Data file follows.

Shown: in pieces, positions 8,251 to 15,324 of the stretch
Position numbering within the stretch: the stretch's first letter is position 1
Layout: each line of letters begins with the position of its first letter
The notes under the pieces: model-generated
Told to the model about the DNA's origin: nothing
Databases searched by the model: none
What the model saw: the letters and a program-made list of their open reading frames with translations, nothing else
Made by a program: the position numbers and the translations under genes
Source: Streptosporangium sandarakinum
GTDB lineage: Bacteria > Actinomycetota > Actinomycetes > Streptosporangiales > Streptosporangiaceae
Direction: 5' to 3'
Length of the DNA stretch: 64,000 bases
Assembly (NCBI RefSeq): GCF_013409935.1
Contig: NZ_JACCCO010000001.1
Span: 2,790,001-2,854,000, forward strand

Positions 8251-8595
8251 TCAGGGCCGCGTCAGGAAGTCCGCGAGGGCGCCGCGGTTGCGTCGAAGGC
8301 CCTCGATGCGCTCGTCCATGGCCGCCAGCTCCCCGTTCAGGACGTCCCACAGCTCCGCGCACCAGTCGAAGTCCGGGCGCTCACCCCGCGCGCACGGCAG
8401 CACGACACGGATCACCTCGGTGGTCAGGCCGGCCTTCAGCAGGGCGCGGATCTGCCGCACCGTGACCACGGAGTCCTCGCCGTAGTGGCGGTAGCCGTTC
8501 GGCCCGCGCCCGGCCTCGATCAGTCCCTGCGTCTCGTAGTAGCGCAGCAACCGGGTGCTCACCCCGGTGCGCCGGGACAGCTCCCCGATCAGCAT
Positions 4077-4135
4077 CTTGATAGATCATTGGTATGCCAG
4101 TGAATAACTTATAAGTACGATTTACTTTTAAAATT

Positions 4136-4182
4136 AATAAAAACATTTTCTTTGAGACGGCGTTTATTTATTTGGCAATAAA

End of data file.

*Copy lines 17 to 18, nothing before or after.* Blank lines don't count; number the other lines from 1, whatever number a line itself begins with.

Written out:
8251 TCAGGGCCGCGTCAGGAAGTCCGCGAGGGCGCCGCGGTTGCGTCGAAGGC
8301 CCTCGATGCGCTCGTCCATGGCCGCCAGCTCCCCGTTCAGGACGTCCCACAGCTCCGCGCACCAGTCGAAGTCCGGGCGCTCACCCCGCGCGCACGGCAG